The Conference of State Bank Supervisors (CSBS) has requested public input on preliminary language for a model payments law that could be used in all 50 states, helping to standardize state-by-state money transmission and payments regulation.

The model payments law is part of the organization’s Vision 2020 initiative to establish a more streamlined process for nonbank multistate licensing. This most recent development is yet another step forward in what may prove to be a beneficial initiative for the payment facilitator landscape. 

“This model law is a key component of the states’ work under Vision 2020 to create a modern nonbank licensing and supervision framework. A 50-state law for money transmission offers nationwide consistency for companies, access to innovative financial products for citizens and more effective supervision by state regulators,” John Ryan, CSBS president and CEO said in the press release.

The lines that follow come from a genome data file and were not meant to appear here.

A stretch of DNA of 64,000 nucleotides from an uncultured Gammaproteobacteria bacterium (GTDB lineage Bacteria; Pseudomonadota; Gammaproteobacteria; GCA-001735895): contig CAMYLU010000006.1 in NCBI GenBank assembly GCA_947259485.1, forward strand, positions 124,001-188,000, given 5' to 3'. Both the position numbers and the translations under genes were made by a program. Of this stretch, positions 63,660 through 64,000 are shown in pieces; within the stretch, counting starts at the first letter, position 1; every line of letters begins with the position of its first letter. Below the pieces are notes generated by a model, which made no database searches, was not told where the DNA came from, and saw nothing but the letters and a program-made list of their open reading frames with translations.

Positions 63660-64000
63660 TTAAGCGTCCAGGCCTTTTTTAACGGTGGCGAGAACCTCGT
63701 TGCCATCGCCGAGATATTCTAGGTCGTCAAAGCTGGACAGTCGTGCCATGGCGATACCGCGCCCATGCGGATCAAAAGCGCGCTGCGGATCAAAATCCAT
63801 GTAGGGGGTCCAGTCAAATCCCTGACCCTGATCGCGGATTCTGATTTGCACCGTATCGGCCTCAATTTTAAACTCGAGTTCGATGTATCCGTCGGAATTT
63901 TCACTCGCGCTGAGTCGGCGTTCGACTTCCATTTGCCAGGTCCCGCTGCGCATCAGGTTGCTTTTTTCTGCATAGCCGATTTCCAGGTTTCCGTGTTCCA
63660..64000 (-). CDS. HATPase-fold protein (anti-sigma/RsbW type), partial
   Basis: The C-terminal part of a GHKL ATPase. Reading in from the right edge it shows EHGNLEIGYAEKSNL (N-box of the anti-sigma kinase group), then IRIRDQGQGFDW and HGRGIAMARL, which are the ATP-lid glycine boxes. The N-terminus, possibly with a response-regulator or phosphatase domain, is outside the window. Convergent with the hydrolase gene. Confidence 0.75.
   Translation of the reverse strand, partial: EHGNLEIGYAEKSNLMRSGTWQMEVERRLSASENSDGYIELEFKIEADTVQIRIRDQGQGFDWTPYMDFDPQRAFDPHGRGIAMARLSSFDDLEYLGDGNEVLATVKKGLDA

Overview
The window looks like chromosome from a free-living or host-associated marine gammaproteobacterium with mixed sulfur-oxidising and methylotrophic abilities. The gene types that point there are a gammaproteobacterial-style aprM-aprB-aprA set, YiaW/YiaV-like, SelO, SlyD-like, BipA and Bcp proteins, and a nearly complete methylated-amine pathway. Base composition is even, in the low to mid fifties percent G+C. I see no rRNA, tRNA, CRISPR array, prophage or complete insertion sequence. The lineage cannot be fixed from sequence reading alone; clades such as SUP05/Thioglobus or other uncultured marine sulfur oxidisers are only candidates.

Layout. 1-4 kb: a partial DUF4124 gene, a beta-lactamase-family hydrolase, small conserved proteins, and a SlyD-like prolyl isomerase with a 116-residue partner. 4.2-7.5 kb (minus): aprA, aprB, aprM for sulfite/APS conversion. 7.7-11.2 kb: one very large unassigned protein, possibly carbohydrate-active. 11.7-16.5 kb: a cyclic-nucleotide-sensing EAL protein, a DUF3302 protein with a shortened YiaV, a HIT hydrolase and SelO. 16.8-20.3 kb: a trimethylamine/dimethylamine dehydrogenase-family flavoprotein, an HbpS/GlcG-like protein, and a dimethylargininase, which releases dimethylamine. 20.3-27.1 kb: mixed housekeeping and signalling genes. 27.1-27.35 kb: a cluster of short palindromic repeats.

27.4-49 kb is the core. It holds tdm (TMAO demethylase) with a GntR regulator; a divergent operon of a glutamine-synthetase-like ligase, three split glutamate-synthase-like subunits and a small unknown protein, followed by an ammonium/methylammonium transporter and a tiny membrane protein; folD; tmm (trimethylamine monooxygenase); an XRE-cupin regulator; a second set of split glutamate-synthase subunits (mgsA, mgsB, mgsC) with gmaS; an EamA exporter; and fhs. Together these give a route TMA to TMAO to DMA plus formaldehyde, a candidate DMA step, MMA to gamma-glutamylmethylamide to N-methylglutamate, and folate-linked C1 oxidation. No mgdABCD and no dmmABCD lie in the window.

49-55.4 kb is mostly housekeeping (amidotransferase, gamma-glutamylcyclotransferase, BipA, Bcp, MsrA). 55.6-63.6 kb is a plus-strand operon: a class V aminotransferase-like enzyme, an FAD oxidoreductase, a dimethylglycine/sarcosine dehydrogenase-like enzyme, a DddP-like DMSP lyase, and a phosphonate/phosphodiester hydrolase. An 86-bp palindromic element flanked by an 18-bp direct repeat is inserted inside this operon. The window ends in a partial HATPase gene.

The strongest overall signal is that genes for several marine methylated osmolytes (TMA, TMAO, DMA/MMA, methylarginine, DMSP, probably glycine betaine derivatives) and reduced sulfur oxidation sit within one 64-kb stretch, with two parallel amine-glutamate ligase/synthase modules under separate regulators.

As it stands now, money transmission application can be a very tedious process. Laws and procedures that govern money transmission licensing differ from state to state, which can prove extremely inefficient and challenging. A more streamlined approach can significantly benefit fintechs looking to broaden their suite of offerings. And while it’s been a slow burn for sure, it looks as though the embers may be heating up a bit. 

Earlier this year, CSBS released a series of steps it planned to take to help create a more uniform system for regulating nonbank entities, based on input from an advisory panel. Those steps include expanding the use of an online portal that is being used by some states to submit money transmitter licensing applications and building an online database of state licensing guidance. 

The organization is requesting feedback on several outstanding questions regarding the draft language.  All suggestions must be submitted no later than November 1, 2019.